How In the World Did This Man Raise $12 Million to Draft Ben Carson?

Meet Vernon Robinson, “the black Jesse Helms,” who has made losing campaigns into a lucrative enterprise.

<a href="">Robinson for Congress</a>/Facebook

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Dr. Ben Carson, the neurosurgeon, author, tea party hero, and Stuck On You star, is contemplating a presidential bid in 2016. He’s being cheered on by conservative activists—and by the National Draft Ben Carson for President Committee, a super PAC founded in 2013 to urge Carson to run. The PAC sends out emails touting Carson, gathers signatures for petitions aimed at coaxing him into the race, and it raises money from conservatives enthralled with the prospect of a Carson presidency. A lot of money. According to Federal Election Commission filings, the Draft Carson PAC has raised an impressive $12.2 million since its founding—slightly more than Ready for Hillary, the pro-Hillary Clinton super PAC. Draft Carson has, in fact, done very little besides fundraise.

The guy responsible for collecting and managing Draft Carson’s huge haul is Vernon Robinson, the PAC’s political director and a notorious, perennial candidate with a history of rabid anti-immigrant rhetoric. An African-American, ex-Air Force officer from North Carolina, Robinson has repeatedly run unsuccessful campaigns for Congress. He calls himself “the black Jesse Helms”—a comparison the director of the late senator’s foundation declared “sad.” His congressional campaign ads—one of which characterized undocumented immigrants as flag-burners and sex offenders—are so out-there that political science professors use them to illustrate mudslinging at its dirtiest. In 2006, a Republican running against Robinson in a House primary said that he “scares me.” But win or (almost always) lose, the common thread in his political career has been remarkable fundraising success, with a big chunk of the proceeds Robinson has raised flowing to a small camp of conservative fundraisers, and sometimes, himself.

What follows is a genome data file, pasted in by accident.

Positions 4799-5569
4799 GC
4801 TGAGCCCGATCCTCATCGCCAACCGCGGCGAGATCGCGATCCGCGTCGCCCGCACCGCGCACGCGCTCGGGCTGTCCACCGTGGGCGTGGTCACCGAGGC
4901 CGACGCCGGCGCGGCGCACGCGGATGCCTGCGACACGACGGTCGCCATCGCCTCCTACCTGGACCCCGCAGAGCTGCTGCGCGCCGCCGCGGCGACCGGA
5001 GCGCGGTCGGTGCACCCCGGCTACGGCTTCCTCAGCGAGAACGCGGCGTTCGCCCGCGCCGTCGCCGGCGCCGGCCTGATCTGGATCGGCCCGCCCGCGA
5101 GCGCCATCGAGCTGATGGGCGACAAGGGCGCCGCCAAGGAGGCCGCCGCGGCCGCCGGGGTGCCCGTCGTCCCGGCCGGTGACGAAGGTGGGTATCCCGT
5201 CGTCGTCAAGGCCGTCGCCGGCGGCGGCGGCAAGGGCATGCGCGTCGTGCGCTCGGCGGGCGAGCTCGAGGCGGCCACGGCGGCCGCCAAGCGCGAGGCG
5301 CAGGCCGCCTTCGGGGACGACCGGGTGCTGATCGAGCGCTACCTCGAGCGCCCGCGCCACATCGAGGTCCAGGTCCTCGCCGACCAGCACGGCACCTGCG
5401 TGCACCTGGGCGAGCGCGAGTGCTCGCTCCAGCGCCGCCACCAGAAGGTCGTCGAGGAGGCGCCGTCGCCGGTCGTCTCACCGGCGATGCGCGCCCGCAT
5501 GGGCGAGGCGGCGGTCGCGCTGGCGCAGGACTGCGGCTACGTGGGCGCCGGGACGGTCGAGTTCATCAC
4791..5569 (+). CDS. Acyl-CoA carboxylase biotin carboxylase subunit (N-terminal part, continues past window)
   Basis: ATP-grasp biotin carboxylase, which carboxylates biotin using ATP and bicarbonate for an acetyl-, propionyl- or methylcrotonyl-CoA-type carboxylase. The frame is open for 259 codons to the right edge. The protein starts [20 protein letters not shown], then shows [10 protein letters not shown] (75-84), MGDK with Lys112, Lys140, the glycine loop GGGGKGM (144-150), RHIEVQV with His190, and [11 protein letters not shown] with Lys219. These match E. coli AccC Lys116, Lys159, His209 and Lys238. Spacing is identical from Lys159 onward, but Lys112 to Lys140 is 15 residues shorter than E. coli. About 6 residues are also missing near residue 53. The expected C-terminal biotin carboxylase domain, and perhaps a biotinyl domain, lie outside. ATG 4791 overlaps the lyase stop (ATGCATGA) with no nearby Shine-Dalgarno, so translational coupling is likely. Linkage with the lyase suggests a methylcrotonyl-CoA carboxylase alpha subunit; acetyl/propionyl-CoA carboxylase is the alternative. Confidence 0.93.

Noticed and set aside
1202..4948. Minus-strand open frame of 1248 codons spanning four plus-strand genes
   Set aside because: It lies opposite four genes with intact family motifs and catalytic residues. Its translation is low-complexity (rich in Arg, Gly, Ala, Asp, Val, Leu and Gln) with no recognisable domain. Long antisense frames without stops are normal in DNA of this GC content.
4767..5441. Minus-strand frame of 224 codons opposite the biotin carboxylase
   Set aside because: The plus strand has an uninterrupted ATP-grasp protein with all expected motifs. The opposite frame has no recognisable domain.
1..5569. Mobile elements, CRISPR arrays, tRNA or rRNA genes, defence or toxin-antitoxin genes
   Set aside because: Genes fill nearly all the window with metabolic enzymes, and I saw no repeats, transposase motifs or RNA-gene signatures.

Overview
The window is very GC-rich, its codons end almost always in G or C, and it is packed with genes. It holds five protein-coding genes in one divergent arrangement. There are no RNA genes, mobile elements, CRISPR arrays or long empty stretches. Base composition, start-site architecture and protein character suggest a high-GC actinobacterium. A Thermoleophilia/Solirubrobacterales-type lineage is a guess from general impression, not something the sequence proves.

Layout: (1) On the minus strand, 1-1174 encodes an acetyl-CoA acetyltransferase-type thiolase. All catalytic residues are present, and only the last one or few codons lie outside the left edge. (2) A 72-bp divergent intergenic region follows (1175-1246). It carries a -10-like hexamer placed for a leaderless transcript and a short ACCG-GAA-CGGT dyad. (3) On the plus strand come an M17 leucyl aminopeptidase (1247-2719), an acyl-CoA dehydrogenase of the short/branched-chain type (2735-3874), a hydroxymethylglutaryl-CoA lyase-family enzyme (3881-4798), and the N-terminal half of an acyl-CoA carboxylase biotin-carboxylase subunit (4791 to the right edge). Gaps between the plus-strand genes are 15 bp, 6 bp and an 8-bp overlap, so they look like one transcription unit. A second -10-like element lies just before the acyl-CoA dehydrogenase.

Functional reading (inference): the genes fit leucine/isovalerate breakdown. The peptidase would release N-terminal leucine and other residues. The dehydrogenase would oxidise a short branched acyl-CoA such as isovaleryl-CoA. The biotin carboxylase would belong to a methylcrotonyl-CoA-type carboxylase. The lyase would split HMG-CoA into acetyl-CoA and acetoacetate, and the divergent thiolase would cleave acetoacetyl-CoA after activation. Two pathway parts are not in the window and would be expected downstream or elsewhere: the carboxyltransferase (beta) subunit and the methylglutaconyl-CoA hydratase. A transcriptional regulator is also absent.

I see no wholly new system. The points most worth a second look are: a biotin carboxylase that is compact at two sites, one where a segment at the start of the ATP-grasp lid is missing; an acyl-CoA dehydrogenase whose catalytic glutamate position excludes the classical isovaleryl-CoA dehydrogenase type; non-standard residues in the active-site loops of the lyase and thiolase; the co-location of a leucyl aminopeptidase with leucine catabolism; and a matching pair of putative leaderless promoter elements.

Robinson was elected to the Winston-Salem, North Carolina, city council in 1997—the only elected office he’s held—and used it as a springboard to launch failed campaigns for state legislature, state superintendent, and Congress. (He won reelection in 2001 but lost in 2005 after publicly erecting a granite slab with the Ten Commandments at city hall.) In 2006, the one time he advanced to a general election in his three bids for Congress, Robinson faced incumbent Democratic Rep. Brad Miller, and mounted a memorably vitriolic, homophobic, and ad hominem campaign.

In 2003, in an open letter outlining his platform, Robinson decried “one world globalists” and “militant homosexuals,” he pledged to ban “gay Scoutmasters” and the federal income tax, and he blamed blacks’ problems on welfare and a “lack of morality.” With Miller, a popular, left-of-center lawyer, Robinson found a target for his harshly anti-gay, nativist views. He suggested that Miller was having an affair with liberal blogger and Daily Kos founder Markos Moulitsas, and said that Miller wanted to make America “one big fiesta for homosexuals and illegal immigrants.” (Miller is not gay.) Robinson set his robo-calls to mariachi music. Then, there was the ad in which he depicted the supposed horrors of liberal America as an episode of the Twilight Zone:

Miller trounced Robinson in the general election, winning by over 25 points and even carrying a deeply conservative precinct that he had not carried before and wouldn’t again. The chairman of the state GOP personally apologized to him for the nastiness of Robinson’s campaign. But despite Robinson’s repeated failure to win votes during his congressional campaigns, he excelled at fundraising. FEC filings show that in those three contests, Robinson raised a combined $5.8 million.

Robinson was “really just raising money from a very small percentage of very, very far right-wing people…with never any thought that he’d put together a campaign with potential to win,” says former congressman Brad Miller.